Differences from Maven 1.x

However similar the architectures may seem, Maven 2 offers a much richer environment for its plugins than Maven 1 ever did. The new architecture offers a managed lifecycle, multiple implementation languages, reusability outside of the build system, and many more advantages. Arguably the biggest advantage is the ability to write Maven plugins entirely in Java, which allows developers to tap into a rich landscape of development and testing tools to aid in their efforts.

Prior to Maven 2.0, the build system organized relevant plugins into a loosely defined lifecycle, which was determined based on goal prerequisites and decoration via preGoals and postGoals. That experience was critical for the Maven community. It taught us that even though there may be a million different build scenarios out there, most of the activities in those builds fit into just a few broad categories. Moreover, the category to which a goal fits serves as an accurate predictor for where in the build process the goal should execute. Drawing on this experience, Maven 2.0 defines a lifecycle within which plugins are managed according to their relative position within this lifecycle.

Starting with Maven 2.0, plugins implemented in different programming or scripting languages can coexist within the same build process. This removes the requirement that plugin developers learn a particular scripting language in order to interact with Maven. It also reduced the risk associated with the stability or richness of any particular scripting language.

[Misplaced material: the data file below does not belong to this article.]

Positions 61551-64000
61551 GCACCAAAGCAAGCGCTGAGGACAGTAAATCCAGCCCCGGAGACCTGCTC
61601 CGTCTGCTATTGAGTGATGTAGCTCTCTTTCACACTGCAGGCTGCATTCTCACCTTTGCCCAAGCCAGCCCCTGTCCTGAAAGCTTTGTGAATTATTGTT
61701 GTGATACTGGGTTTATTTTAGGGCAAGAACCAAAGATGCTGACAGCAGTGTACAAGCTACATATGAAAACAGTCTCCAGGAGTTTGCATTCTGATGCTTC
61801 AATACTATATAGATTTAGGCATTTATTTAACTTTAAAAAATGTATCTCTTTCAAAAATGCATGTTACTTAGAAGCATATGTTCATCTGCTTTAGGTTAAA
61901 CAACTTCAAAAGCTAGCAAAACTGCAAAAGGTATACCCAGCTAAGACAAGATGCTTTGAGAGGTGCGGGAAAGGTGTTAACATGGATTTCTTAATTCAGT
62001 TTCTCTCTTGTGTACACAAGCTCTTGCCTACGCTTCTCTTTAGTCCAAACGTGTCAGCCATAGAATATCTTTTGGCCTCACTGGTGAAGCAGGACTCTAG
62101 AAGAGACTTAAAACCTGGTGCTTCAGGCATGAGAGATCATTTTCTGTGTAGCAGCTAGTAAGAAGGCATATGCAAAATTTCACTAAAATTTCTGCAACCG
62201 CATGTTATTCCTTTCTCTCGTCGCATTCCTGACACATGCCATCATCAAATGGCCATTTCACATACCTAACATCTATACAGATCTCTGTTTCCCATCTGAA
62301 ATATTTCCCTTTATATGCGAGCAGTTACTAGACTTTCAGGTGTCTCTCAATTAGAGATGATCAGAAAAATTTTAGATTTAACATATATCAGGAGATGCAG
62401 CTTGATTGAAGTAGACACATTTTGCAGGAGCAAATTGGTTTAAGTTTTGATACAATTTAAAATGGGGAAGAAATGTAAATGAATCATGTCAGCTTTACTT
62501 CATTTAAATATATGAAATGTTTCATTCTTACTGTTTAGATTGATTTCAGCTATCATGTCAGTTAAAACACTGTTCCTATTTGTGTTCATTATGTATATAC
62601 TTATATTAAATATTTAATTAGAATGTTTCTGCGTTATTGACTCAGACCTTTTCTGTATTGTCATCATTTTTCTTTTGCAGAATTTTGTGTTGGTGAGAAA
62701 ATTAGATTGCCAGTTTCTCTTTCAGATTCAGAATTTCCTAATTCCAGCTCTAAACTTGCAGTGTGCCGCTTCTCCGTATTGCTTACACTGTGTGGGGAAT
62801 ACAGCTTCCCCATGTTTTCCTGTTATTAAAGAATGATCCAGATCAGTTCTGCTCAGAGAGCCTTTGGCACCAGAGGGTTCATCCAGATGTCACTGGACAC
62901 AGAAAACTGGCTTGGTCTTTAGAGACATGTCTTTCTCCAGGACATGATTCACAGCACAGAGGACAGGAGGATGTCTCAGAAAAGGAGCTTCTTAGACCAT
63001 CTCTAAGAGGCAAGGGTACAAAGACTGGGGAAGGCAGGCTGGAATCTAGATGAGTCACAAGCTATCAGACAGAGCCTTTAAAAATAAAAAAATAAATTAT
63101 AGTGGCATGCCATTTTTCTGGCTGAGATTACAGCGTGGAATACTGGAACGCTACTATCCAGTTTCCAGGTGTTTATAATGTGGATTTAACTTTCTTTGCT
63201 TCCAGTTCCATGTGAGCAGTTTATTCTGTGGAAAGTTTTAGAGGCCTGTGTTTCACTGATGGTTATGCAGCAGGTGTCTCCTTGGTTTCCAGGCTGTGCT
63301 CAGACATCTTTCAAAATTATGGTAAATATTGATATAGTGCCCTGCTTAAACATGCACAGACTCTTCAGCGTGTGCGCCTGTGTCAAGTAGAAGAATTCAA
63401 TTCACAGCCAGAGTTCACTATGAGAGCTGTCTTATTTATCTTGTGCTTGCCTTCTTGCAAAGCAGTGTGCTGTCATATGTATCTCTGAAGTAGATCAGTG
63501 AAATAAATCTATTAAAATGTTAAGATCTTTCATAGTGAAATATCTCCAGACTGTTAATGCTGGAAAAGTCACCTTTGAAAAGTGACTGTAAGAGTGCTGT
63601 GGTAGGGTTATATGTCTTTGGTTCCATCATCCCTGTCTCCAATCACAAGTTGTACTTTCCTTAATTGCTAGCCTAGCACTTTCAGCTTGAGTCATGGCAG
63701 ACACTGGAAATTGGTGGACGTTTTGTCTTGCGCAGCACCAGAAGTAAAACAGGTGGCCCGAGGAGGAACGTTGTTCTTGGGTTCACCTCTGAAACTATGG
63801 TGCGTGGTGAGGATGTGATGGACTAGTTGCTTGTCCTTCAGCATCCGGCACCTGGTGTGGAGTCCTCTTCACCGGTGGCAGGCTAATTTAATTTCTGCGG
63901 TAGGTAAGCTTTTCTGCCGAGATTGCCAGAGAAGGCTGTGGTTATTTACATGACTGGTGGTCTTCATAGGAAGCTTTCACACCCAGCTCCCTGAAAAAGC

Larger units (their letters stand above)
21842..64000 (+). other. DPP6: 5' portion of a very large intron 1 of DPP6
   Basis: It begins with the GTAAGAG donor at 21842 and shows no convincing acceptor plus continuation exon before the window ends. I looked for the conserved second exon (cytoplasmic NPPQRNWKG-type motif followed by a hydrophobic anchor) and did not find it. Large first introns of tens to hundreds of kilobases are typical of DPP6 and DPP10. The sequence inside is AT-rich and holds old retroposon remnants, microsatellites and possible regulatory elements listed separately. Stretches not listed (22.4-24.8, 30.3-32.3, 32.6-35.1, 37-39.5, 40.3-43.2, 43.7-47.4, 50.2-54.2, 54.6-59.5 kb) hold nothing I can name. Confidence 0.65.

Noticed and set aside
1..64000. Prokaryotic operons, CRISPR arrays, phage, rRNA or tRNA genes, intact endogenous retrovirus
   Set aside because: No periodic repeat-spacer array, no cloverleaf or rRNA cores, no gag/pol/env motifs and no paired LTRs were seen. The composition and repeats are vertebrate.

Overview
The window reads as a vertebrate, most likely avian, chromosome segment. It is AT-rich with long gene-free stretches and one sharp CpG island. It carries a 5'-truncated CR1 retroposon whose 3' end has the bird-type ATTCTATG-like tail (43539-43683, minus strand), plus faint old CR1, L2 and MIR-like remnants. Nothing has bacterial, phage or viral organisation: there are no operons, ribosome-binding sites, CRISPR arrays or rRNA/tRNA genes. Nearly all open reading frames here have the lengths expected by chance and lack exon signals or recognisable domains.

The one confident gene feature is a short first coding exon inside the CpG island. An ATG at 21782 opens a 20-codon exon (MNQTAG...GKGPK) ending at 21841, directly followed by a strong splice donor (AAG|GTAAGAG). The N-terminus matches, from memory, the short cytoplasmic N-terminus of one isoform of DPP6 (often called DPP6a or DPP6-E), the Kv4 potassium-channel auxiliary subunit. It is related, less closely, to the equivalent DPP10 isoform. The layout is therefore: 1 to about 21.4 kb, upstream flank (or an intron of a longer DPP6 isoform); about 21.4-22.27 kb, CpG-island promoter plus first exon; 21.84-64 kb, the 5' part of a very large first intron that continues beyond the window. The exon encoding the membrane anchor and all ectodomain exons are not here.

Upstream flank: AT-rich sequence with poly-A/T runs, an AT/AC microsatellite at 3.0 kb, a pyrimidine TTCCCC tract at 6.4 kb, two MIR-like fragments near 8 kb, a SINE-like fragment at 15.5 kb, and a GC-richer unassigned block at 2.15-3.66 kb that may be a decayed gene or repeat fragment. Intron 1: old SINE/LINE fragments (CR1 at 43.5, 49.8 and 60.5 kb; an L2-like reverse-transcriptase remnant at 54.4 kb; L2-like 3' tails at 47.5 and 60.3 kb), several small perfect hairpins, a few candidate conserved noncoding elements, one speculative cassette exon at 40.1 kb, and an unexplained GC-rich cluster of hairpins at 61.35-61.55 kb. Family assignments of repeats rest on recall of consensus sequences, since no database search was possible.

Also starting with Maven 2.0 is an effort to integrate multiproject builds directly into the core architecture. In Maven 1.x, many large projects were fragmented into smaller builds to sidestep issues such as conditional compilation of a subset of classes; separation of client-server code; or cyclical dependencies between distinct application libraries. This in turn created extra complexity with running builds, since multiple builds had to be run in order to build the application as a whole - one or more per project. While the first version (1.x) did indeed address this new multiple projects issue, it did so as an afterthought. The Reactor was created to act as a sort of apply-to-all-these function, and the multiproject plugin was later added to provide Reactor settings for some common build types. However, this solution (it is really only one solution, plus some macros) really never integrated the idea of the multi-project build process into the maven core conceptual framework.

Why Change the Plugin Architecture?

See the previous section for the long version, but the short version can be summed up by the following list of benefits.

  • A managed lifecycle
  • Multiple implementation languages
  • Reusability outside of the build system
  • The ability to write Maven plugins entirely in Java

In Maven 1.0, a plugin was defined using Jelly, and while it was possibly to write a plugin in Java, you still had to wrap your plugin with some obligatory Jelly script. An XML-based scripting language which is interpreted at run-time isn't going to be the best choice for performance, and the development team thought it wise to adopt an approach which would allow plugin developers to choose from an array of plugin implementation choices. The first choice in Maven 2 should be Java plugins, but you may also use one of the supported scripting languages like Beanshell.

To summarize, the development team saw some critical gaps in the API and architecture of Maven 1.0 plug-ins, and the team decided that addressing these deficiencies was critical to the future progress of Maven from a useful tool to something more robust.